Equities retreated last week despite strong corporate earnings data. European and Asian stocks slid following China's regulatory crackdown aimed at large tech companies. Although corporate earnings generally have been solid, last Friday's lower-than-expected earnings results from some heavily weighted megacaps may have caused some uncertainty about the pace of economic growth. By the close of last week, tech shares fell, pulling the Nasdaq down 1.1%, with the large caps of the Dow and the S&P 500 each declining 0.4%. The small caps of the Russell 2000 climbed 0.8%, while the Global Dow rose 0.4%. Crude oil prices climbed 2.4% to $73.81 per barrel. Gold prices rose nearly 1.0%, while the dollar dipped 0.8%. The yield on 10-year Treasuries decreased 5 basis points. Materials (2.8%) and energy (1.6%) led the market sectors.
Last week began with each of the benchmark indexes posting gains on Monday, as concerns over the resurgent spread of the coronavirus were outweighed by a positive start to corporate earnings season. The Global Dow added 0.7%, followed by the Russell 2000, which edged up 0.3%. The large caps of the Dow and the S&P 500 each gained 0.2%, while the Nasdaq ticked up by less than 0.1%. Treasury yields and the dollar dipped. Crude oil prices climbed marginally higher. The market sectors were mixed, with energy the clear mover after advancing 2.5%. Among the remaining sectors, communication services, consumer discretionary, and materials gained between 0.7% and 0.9%.
The market reversed course last Tuesday as megacap technology stocks tumbled. The Nasdaq posted its largest decline in nearly two months after slipping 1.2%. The S&P 500 fell 0.5%, while the Dow dipped 0.2%. The small caps of the Russell 2000 lost 1.1% and the Global Dow declined 0.2%. Several global markets dipped lower following China's imposition of a regulatory campaign aimed at the country's largest tech companies. The drop in tech stocks in China may be having a carryover effect on similar stocks in the United States. The sectors finished mostly lower, with information technology and energy falling 1.0%, while consumer discretionary fell 1.2%. Treasury yields, the dollar, and crude oil prices fell.
Stocks closed last Wednesday mixed, with the Russell 2000 (1.5%), the Nasdaq (0.7%), and the Global Dow (0.1%) edging higher, while the large caps of the Dow fell 0.4%. The S&P 500 ended the day essentially unchanged. The dollar dipped lower, while Treasury yields and crude oil prices rose. Energy and communication services led the market sectors, while consumer staples fell. Strong earnings reports and the Federal Reserve's statement that accommodative measures will remain in place for some time helped drive stocks higher. Still, concern remains that the global spread of the COVID-19 Delta variant could slow economic recovery.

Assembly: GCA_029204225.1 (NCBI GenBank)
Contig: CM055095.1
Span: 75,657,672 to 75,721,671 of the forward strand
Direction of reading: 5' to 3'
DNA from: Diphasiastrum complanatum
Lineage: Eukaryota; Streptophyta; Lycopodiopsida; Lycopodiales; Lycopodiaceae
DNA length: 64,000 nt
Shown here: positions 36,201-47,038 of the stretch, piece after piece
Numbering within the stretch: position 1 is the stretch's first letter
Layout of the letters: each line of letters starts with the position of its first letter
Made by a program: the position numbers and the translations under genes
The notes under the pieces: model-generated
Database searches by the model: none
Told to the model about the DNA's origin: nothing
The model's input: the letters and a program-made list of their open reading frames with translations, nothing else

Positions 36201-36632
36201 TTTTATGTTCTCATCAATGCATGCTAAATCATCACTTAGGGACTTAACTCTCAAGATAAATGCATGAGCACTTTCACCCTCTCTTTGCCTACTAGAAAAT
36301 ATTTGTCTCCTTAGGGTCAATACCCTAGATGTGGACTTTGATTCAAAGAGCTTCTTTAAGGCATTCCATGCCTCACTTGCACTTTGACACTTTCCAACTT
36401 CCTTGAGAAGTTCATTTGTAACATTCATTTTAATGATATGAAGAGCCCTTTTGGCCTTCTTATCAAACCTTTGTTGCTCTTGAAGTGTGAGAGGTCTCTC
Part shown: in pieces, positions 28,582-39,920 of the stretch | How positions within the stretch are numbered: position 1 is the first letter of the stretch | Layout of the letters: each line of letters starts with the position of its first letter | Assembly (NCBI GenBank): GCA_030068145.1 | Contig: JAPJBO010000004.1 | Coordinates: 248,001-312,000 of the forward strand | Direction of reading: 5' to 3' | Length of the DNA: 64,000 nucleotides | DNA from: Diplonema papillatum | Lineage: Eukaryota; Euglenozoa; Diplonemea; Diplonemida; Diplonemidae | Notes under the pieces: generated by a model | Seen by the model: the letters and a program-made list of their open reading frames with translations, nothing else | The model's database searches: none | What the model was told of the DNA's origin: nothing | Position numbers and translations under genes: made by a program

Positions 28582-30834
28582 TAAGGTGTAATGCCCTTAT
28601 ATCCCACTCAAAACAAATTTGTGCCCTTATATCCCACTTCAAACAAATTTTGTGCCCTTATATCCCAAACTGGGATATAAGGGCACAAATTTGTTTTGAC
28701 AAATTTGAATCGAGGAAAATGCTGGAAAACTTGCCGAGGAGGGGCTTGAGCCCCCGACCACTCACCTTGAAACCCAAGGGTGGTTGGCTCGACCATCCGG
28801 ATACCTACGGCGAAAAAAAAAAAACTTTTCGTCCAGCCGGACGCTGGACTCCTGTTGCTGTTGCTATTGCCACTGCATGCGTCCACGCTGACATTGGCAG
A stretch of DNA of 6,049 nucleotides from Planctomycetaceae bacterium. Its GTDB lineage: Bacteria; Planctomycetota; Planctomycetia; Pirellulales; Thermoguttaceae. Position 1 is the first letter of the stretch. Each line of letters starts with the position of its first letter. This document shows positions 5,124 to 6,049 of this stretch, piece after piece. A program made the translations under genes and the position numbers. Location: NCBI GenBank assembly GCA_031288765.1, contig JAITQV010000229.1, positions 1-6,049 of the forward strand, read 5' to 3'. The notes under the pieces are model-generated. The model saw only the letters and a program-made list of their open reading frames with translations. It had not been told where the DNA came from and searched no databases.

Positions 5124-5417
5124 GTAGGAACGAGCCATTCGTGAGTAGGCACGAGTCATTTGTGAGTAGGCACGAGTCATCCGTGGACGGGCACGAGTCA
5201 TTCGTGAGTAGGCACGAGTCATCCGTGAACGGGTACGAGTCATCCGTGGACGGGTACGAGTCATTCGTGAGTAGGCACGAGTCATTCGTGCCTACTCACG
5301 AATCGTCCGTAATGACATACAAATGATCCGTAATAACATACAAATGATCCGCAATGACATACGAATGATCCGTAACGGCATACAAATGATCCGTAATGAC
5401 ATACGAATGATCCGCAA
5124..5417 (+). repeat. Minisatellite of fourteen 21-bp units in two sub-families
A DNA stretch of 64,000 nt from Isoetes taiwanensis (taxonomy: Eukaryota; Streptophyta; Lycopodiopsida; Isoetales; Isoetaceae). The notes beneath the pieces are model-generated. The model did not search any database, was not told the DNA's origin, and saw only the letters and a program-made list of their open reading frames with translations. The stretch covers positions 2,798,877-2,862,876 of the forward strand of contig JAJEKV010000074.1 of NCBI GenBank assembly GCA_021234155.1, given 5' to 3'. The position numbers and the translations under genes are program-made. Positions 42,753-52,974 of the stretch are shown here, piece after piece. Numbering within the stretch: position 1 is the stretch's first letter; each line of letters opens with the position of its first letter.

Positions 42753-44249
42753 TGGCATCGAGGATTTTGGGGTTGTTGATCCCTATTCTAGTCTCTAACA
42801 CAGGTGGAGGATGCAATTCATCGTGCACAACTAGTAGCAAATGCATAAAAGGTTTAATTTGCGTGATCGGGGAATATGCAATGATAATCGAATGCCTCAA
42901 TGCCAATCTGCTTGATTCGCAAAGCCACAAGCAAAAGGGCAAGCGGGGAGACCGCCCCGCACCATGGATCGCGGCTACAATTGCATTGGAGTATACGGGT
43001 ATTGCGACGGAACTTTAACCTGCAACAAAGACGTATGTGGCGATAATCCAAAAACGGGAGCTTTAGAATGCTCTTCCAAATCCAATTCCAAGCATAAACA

Each of the benchmark indexes listed here advanced last Thursday following a favorable gross domestic product report and declining unemployment claims. The Global Dow led the way, climbing 0.9%, followed by the Russell 2000 (0.7%), the Dow and the S&P 500 (0.4%), and the Nasdaq (0.1%). The dollar fell, while crude oil prices and the yield on 10-year Treasuries advanced. Communication services (-0.9%) and real estate (-0.2%) were the only market sectors to decline. Financials and materials led the advancing sectors, each increasing 1.1%.
Stocks fell to close the week last Friday, with each of the benchmark indexes losing ground. The Global Dow dipped 0.9%, followed by the Nasdaq (-0.7%), the Russell 2000 (-0.6%), the S&P 500 (-0.5%), and the Dow (-0.4%). The yield on 10-year Treasuries decreased, while the dollar and crude oil prices advanced. Among the sectors, consumer discretionary dropped 2.8% and energy slid 1.8%.
The national average retail price for regular gasoline was $3.136 per gallon on July 26, $0.017 per gallon less than the prior week's price but $0.961 more than a year ago. Gasoline production increased during the week ended July 23, averaging 9.8 million barrels per day, up from the prior week's average of 9.1 million barrels per day. U.S. crude oil refinery inputs averaged 15.9 million barrels per day during the week ended July 23; this was 132,000 barrels per day less than the previous week's average. For the week ended July 23, refineries operated at 91.1% of their operable capacity, down from the prior week's level of 91.4%.